Being a consistent parent is about having clear rules and ensuring that your children are aware of those rules and the consequences if they are broken.
Having the same rules, always, is one of the best ways to become a consistent parent. But that does not mean having rules for everything, but rather setting rules for specific behavior.
While it is normal to react to your child’s behavior differently depending on the environment in which that behavior occurs, it is possible to ALWAYS react to the SAME behavior in the SAME environment, in the SAME way: “when we get home…”.
2) Identify your key family values
Being a more consistent parent is not about setting rules for everything – that would drive both you and your kids crazy. To avoid inconsistent parenting, each family must first determine their key family values and set the rules that really matter for their family.
In today’s era of social media noise, it’s normal to compare your kids to other kids and to notice “where they are falling short”. But the truth is, comparing yourself or your kids to others is a recipe for failure because different families have different rules and different expectations of their children, and these must be based on personal family values.
3) Clearly define your negotiables
One of the easiest ways to improve parenting consistency is to determine your negotiables and your non-negotiables. This is easy to do if you are clear on your family values. For example, a family whose values revolve around personal accountability may expect all children to participate in household chores every day and apply consequences when those chores are not completed.
Once you decide on your negotiables, it is important to expect the same behavior from all your children and to avoid favoritism. In other words, any rules or expectations must apply to everyone.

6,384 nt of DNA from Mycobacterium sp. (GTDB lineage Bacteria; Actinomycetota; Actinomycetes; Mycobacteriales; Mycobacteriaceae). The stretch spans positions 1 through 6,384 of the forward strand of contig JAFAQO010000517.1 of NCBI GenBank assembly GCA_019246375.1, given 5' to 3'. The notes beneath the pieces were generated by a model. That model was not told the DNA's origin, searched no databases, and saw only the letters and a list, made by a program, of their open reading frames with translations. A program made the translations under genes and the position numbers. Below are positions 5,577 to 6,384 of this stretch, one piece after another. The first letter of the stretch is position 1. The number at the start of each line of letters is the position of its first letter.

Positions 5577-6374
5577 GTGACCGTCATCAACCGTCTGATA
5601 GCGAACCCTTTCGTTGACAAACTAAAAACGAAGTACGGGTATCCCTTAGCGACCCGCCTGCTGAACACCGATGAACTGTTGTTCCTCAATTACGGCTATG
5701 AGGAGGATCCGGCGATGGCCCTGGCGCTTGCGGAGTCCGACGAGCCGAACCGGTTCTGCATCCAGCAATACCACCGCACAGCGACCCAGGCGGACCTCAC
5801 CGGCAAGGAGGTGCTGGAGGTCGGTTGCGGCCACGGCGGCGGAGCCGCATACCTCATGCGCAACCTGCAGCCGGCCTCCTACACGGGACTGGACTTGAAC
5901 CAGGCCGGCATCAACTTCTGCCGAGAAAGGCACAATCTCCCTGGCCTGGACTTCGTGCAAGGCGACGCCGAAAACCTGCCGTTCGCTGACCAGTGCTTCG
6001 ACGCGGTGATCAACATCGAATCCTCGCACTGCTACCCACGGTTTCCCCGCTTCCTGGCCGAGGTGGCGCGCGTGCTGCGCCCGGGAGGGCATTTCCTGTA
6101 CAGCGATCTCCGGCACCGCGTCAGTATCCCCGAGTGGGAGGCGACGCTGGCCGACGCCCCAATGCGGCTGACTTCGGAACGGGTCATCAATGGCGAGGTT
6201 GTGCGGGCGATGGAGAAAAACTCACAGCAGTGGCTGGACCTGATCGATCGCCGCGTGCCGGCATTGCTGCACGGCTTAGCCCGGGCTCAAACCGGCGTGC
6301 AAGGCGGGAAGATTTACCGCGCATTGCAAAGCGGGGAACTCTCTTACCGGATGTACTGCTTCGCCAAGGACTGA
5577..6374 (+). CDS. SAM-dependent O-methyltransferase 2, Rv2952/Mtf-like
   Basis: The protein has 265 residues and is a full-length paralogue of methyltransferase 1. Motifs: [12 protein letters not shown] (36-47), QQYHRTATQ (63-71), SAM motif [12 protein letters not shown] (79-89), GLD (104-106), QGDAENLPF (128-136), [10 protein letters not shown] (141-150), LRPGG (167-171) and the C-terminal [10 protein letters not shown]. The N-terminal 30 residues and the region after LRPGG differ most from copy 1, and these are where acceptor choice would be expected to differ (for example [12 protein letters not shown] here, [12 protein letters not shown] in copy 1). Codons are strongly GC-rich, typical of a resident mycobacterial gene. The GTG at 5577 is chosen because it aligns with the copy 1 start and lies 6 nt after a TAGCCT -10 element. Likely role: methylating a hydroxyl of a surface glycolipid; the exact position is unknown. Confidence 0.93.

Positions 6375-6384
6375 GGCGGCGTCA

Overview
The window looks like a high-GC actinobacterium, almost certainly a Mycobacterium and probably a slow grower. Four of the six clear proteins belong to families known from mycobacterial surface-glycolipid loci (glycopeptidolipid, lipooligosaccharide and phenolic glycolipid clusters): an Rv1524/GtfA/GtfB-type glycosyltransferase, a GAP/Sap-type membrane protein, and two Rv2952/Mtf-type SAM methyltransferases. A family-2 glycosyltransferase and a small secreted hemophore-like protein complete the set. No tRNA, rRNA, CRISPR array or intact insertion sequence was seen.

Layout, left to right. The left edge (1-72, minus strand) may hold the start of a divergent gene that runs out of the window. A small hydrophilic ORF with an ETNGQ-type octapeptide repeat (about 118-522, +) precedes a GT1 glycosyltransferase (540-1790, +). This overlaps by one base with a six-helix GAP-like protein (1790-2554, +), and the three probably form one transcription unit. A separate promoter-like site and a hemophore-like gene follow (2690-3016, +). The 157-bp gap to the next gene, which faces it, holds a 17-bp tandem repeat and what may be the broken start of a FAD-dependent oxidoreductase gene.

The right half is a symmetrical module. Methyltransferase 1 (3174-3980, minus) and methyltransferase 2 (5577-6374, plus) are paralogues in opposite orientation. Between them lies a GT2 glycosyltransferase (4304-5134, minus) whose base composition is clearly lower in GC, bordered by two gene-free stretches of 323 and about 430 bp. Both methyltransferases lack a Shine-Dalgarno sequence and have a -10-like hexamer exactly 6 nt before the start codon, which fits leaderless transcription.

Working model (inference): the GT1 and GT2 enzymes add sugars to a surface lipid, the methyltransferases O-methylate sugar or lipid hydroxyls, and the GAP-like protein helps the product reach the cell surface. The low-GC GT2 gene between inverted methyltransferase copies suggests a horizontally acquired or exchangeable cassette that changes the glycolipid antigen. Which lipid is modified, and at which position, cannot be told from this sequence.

4) Get on the same page with your partner around your key values
Being on different wavelengths with one’s partner is one of the most common factors behind inconsistent parenting. If you and your partner have a different vision of parenting, the first thing to do is to get on the same page.
This can be tricky because we all have different memories of our childhoods which interfere with the type of parents that we would like to be. It is therefore important to listen to each other without judgement in order to find common ground on which to base your family values. This means being willing to see things from the other’s perspective and to negotiate.
That said, if you have different views of parenting, there will always be occasions on which you will disagree with how your partner handles a situation.
Should this happen, it is important to avoid contradicting them, or to show your children that although you may not agree with your partner’s decision, they have your full support. Later, you can decide whether to talk to your partner about how they handled the situation or whether to let it go.
5) Choose a plan and stick to it
A good definition of consistency is choosing a plan and sticking to it. The same is true when it comes to consistent parenting: you need a plan, and you need to stick to that plan.
That being said, your family plans must be developed carefully and only include the things that you are willing and able to enforce. Rules, rules, and more rules will only wear out everybody.
To make your rules effective, you need to start with the end in mind:
- What exactly do you want to achieve?
- How will you know if progress is being made?
- How will you apply the consequences if rules are broken?
Focus on the behavior that you are struggling with or on the one that you would like your child to display and be willing to let go of the less important things. In short, choose your battles.
Last thoughts on inconsistent parenting
Becoming a consistent parent is not just about setting rules and consistently enforcing them. It is also about choosing a parenting strategy that revolves around trust and respect.
We now know that children behave better when they are treated with warmth, when they are allowed to participate in certain decisions, when they are encouraged to express themselves, or when we explain our decisions, expectations and rules.
These parenting styles focus on holding children accountable for their behavior and trusting them to make the right decisions while treating them with respect and accepting that they are independent individuals in their own right.